Nifuroxazide

From Wikipedia, the free encyclopedia
Jump to navigation Jump to search
Nifuroxazide
Nifuroxazide.svg
Clinical data
AHFS/Drugs.comInternational Drug Names
Routes of
administration
Oral
ATC code
Identifiers
CAS Number
PubChem CID
ChemSpider
UNII
KEGG
ChEMBL
ECHA InfoCard100.012.293 Edit this at Wikidata
Chemical and physical data
FormulaC12H9N3O5
Molar mass275.2 g/mol
3D model (JSmol)
 ☒N☑Y (what is this?)  (verify)

Nifuroxazide (INN) is an oral nitrofuran antibiotic, patented since 1966[1] and used to treat colitis and diarrhoea in humans and non-humans.[2] It is sold under the brand names Ambatrol, Antinal, Bacifurane, Diafuryl(Turkey), Pérabacticel (France), Antinal, Diax (Egypt), Nifrozid, Ercefuryl (Romania, Czech Republic, Russia), Erfuzide (Thailand), Endiex (Slovakia), Enterofuryl (Russia), Nifuroksazyd (Poland), Pentofuryl (Germany), Topron, Enterovid (Latin America), Eskapar (Mexico), Enterocolin (Bolivia), Apazid (Morocco), Nifural (Indonesia) and Septidiaryl. It is sold in capsule form and also as a suspension. A 2016 clinical trial showed Nifuroxazide to be more effective compared to probiotics in treating acute diarrhea in adults.[3]

History[edit]

Maurice Claude Ernest Carron patented the drug in the United States in 1966.[1] Subsequent patents issued to Germano Cagliero of Marxer S.p.A describe the use of nifuroxazide as an antibiotic used to treat livestock.[2]

Effectiveness in humans[edit]

In 1997, in an Ivory Coast promotional leaflet, GlaxoSmithKline claimed that nifuroxazide (under the brand name "Ambatrol") is an anti-dehydration treatment, "neutralise[s] microbacterials" in diarrhoea, and has "a spectrum which covers most enteropathogenic microbacterials, Shigella, Escherichia coli, Salmonella, Staphylococci, Klebsiella, Yersinia".[4] The international non-profit organisation Healthy Skepticism, at the time using their former name, Medical Lobby for Appropriate Marketing (MaLAM), disagreed, stating "We have not found any scientific evidence to support these claims."[4] A 2016 clinical trial showed Nifuroxazide to treat diarrhea in an average of 2 days compared to 5 days with probiotics.[3]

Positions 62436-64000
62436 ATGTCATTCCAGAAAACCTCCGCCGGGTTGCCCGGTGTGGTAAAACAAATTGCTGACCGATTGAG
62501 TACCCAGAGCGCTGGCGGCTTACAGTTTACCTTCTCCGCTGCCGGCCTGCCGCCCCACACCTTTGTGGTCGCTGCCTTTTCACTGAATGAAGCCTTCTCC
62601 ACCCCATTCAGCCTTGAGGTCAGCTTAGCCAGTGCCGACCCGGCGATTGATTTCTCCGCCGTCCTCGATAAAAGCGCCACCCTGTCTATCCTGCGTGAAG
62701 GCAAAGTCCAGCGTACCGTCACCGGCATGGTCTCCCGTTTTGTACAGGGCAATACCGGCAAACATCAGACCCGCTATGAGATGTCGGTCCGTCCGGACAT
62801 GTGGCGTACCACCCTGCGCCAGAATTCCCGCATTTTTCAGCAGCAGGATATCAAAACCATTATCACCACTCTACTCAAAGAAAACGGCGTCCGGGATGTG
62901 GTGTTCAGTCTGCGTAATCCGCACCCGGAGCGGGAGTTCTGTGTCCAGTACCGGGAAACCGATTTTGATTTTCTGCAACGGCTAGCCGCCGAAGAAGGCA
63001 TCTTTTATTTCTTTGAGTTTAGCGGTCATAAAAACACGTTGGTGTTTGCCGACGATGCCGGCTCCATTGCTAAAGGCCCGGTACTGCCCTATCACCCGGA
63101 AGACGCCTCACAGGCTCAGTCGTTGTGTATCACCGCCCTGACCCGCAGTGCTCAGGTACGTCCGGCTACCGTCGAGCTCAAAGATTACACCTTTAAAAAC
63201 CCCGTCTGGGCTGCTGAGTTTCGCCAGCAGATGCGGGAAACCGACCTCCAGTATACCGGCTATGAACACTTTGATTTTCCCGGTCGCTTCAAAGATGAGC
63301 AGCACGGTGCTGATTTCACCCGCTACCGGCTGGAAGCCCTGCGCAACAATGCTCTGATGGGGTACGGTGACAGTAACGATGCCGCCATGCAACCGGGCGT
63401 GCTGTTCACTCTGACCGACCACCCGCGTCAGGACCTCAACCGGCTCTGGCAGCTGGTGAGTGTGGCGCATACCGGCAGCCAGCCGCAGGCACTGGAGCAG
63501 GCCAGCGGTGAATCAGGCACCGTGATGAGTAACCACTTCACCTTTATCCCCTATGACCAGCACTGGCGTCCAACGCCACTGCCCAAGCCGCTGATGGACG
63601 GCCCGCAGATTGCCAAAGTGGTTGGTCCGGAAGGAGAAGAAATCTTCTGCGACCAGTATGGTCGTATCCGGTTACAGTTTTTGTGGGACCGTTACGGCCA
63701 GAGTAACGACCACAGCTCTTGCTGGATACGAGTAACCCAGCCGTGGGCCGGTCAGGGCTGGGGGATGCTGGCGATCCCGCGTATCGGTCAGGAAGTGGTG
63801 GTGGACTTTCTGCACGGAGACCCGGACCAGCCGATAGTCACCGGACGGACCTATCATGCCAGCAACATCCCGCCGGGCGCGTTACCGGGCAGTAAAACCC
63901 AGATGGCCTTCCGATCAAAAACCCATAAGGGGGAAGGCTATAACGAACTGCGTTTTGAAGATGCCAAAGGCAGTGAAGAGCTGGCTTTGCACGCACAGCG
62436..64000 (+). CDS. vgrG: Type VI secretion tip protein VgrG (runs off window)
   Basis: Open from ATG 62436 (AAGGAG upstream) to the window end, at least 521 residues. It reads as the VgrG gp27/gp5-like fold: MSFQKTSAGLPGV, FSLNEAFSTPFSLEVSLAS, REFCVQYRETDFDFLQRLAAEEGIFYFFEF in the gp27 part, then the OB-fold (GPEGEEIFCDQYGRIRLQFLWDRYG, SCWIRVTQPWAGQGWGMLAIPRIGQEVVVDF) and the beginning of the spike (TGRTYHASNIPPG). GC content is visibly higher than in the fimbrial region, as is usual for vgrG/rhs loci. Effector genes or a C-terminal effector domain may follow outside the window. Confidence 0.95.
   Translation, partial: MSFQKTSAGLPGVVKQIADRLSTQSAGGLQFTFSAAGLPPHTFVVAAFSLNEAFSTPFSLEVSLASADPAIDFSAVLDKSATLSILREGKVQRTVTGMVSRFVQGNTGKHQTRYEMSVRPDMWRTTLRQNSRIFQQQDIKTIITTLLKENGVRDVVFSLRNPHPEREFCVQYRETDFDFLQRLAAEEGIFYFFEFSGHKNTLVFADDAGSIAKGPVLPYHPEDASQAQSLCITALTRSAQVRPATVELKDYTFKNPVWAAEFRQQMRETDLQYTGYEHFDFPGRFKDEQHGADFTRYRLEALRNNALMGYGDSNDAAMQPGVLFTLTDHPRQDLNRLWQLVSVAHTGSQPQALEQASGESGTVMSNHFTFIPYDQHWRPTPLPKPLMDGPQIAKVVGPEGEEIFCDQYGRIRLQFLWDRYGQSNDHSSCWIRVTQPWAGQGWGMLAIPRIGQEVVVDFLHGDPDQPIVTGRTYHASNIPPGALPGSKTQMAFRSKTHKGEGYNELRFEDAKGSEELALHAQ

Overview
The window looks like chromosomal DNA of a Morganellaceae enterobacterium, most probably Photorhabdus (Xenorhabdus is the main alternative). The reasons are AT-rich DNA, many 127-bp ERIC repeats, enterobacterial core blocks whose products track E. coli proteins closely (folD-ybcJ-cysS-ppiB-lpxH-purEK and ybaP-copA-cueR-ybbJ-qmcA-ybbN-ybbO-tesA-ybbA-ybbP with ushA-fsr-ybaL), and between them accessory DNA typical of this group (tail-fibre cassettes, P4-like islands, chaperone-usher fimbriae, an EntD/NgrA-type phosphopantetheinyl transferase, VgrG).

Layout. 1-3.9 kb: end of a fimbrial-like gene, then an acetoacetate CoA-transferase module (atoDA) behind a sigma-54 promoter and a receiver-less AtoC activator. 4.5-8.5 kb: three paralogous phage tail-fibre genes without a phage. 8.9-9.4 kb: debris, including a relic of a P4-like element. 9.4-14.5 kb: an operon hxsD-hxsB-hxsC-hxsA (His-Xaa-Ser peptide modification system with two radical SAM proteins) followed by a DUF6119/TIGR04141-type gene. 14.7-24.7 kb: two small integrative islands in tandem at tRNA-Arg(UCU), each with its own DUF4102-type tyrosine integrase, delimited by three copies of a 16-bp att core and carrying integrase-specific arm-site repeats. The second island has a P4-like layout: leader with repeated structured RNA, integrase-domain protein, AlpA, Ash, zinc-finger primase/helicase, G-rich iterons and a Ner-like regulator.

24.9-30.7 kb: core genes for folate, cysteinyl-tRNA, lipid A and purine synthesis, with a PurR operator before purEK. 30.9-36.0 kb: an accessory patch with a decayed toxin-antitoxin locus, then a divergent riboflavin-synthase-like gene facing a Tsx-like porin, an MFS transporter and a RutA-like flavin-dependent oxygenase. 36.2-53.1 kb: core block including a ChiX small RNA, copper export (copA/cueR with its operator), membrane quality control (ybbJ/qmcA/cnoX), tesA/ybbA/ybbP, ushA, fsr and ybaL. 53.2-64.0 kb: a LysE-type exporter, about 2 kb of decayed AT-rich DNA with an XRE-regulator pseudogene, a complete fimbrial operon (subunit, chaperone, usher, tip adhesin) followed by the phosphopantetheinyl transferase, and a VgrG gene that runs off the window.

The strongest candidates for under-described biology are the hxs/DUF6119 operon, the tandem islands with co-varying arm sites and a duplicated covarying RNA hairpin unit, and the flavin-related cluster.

Notes[edit]

  1. ^ a b USPTO No. 3290213 |http://www.google.com/patents?id=f2dwAAAAEBAJ
  2. ^ a b USPTO No 4093746 |http://www.google.com/patents?vid=USPAT4093746
  3. ^ a b "Open Clinical Trial on Using Nifuroxazide Compared to Probiotics in Treating Acute Diarrhoeas in Adults". PMC 5239654. Missing or empty |url= (help); |access-date= requires |url= (help)
  4. ^ a b "SmithKline Beecham Ambatrol (nifuroxazide)". Healthy Skepticism. June 1997. Archived from the original on 2010-12-21. Retrieved 2010-12-21.

External links[edit]